Abstract 646: The Paradoxical Role of TREM-Like 1 in Atherosclerosis
Atherosclerosis is a chronic inflammatory process of the vessel wall driven by an inflammatory state caused by the involvement of different cell populations, including platelets. The receptor Triggering Receptor Expressed on Myeloid Cells (TREM)-like transcript (TLT)-1 is prepacked in platelet α-granules and brought to the surface upon activation. TLT-1 has both membrane-bound and soluble forms (sTLT-1) and the latter has been found to enhance platelet activation as well as platelet-endothelial cell interactions. TLT-1 null mice (treml1-/-) have reduced platelet aggregation, are significantly more susceptible to lipopolysaccharide challenge compared to their wild type counterparts, and accordingly, hemorrhage in response to an acute inflammatory challenge. These results suggest that TLT-1 is a key regulatory molecule in the interface between hemostatic and inflammatory mechanisms and in light of this, we hypothesized that TLT-1 plays an important role in atherosclerosis progression. To address this, we generated apoE-/-/treml1-/- double knockout mice [DKO]. We found that DKO mice fed an atherogenic diet (HFD) showed significantly increased weight gain when compared to apoE-/-. Accordingly, DKO mice showed increased total cholesterol and triglycerides compared to controls. Surprisingly, assessment of lesion size revealed that DKO mice have significantly smaller lesions in the aortic sinus at four and 12 weeks after HFD compared to apoE-/-. At 20 weeks, lesion differences are no longer significant, but compositional analysis revealed that DKO atherosclerotic lesions are less vulnerable as seen by decreased lesion calcification and increased smooth muscle cell content. Furthermore, q-rtPCR analysis of atherosclerosis-related genes revealed that TLT-1 differentially affects genes related to lipid metabolism (apo AI and B) and vascular inflammation (thrombospondin 4, PAI-1 and VGFR-2). While our data suggests that the smaller lesion size may be explained by lower platelet reactivity, differences in cholesterol levels suggest altered lipid metabolism which is supported by our metabolomics studies (González, M. et.al). Taken together TLT-1 plays a dual role in the progression of atherosclerosis.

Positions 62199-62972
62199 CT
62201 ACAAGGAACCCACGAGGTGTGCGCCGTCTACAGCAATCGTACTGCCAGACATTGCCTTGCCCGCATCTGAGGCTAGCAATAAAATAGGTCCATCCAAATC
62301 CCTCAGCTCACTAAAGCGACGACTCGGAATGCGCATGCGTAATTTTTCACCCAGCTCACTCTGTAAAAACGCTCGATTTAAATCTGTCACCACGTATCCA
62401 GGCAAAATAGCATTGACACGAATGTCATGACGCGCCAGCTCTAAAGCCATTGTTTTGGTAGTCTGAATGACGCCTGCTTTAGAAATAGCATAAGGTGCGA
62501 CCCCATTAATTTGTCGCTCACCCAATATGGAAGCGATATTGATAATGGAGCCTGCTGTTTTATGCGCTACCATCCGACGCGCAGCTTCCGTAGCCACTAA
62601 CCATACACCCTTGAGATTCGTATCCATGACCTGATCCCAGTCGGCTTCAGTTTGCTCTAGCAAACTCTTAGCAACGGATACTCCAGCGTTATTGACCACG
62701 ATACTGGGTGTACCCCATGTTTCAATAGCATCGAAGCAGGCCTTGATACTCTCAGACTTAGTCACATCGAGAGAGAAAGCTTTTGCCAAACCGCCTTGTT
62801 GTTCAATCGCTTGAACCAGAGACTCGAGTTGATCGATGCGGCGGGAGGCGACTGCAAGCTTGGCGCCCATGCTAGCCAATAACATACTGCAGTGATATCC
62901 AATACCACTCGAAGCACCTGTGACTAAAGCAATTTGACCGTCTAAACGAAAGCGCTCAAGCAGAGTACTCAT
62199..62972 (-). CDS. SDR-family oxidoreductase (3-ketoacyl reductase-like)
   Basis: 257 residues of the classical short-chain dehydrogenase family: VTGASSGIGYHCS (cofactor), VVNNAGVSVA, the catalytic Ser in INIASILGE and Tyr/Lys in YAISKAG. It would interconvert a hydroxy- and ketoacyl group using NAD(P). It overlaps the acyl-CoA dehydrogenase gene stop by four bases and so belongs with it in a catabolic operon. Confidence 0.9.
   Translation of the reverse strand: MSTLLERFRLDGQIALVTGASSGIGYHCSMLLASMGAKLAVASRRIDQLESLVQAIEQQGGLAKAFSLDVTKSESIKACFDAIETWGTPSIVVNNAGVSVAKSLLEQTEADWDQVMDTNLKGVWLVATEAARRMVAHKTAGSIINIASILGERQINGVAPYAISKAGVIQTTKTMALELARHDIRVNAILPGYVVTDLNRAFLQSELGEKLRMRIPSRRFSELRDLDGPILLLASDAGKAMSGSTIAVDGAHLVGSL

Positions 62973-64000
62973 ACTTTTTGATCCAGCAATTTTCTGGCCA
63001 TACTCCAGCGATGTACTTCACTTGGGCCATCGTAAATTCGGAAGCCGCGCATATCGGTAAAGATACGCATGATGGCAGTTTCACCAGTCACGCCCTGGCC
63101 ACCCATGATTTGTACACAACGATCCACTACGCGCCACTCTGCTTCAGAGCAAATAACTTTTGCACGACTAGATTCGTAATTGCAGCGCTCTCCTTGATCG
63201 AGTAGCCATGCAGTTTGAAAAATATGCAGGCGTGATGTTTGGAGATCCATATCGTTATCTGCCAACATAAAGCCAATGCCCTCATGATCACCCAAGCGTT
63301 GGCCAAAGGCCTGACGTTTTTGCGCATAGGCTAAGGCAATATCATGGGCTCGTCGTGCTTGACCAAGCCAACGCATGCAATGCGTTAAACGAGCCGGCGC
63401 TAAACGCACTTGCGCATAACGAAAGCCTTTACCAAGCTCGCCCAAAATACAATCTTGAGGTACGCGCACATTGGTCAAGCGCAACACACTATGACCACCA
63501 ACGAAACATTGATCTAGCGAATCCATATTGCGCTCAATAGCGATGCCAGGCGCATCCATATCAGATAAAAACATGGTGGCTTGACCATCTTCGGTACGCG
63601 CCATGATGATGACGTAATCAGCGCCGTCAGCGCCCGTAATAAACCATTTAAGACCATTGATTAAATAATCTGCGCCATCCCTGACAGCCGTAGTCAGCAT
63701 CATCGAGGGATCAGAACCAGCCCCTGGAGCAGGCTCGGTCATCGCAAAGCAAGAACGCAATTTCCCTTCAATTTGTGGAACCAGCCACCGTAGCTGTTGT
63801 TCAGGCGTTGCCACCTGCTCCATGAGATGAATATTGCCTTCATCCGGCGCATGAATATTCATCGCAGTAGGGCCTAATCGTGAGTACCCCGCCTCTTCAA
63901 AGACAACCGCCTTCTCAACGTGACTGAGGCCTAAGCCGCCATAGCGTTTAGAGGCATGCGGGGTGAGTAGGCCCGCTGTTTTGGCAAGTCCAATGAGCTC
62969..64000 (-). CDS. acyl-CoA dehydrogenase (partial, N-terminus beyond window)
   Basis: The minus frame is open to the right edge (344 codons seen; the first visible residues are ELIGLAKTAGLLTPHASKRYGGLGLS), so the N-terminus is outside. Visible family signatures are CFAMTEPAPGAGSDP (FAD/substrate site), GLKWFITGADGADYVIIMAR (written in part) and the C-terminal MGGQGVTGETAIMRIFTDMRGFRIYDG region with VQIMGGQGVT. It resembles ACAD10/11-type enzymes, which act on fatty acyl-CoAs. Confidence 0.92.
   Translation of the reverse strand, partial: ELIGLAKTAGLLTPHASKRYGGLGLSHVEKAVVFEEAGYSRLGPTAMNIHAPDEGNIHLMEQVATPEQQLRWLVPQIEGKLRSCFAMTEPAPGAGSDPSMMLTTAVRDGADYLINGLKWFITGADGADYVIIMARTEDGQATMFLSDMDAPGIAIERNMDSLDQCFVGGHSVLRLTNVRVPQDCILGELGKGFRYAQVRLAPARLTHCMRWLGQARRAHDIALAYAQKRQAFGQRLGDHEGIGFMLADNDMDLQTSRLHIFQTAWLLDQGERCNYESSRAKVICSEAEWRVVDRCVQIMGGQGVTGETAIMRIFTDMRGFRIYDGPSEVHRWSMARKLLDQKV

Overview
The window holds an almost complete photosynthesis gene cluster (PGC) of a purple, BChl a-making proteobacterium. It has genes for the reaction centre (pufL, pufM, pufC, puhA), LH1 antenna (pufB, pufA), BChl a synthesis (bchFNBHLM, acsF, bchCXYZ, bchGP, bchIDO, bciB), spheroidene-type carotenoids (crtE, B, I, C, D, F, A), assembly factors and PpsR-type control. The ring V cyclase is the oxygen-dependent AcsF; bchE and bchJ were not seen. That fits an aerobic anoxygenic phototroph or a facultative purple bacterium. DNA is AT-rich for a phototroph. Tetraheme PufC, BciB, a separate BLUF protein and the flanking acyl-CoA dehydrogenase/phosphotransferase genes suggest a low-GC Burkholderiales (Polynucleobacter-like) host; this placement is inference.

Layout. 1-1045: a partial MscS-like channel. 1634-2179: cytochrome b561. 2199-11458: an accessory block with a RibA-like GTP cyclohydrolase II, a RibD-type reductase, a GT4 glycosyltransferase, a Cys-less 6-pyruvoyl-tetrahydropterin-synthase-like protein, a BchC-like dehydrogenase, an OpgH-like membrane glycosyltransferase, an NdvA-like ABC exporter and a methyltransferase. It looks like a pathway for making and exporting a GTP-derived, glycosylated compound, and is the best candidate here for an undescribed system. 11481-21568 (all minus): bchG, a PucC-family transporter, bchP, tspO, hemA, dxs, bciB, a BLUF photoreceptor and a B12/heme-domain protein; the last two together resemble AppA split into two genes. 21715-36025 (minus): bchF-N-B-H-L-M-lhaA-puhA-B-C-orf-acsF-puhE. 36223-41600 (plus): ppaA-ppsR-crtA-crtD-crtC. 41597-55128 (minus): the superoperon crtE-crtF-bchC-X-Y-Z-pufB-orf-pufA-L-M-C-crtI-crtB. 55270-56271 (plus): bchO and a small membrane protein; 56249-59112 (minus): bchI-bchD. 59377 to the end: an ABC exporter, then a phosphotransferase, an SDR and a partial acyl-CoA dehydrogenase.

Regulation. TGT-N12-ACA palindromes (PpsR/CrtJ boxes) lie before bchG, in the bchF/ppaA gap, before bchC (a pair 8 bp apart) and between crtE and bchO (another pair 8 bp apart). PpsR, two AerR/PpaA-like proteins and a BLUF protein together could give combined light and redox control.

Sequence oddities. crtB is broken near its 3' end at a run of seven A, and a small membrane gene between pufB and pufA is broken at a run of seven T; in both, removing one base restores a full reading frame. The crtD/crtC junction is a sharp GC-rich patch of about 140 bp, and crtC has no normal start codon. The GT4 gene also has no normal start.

Author Disclosures: M. Gonzalez: None. C.J. Collado: None. F. Reyes: None. M. Báez: None. A.V. Washington: None.
- © 2014 by American Heart Association, Inc.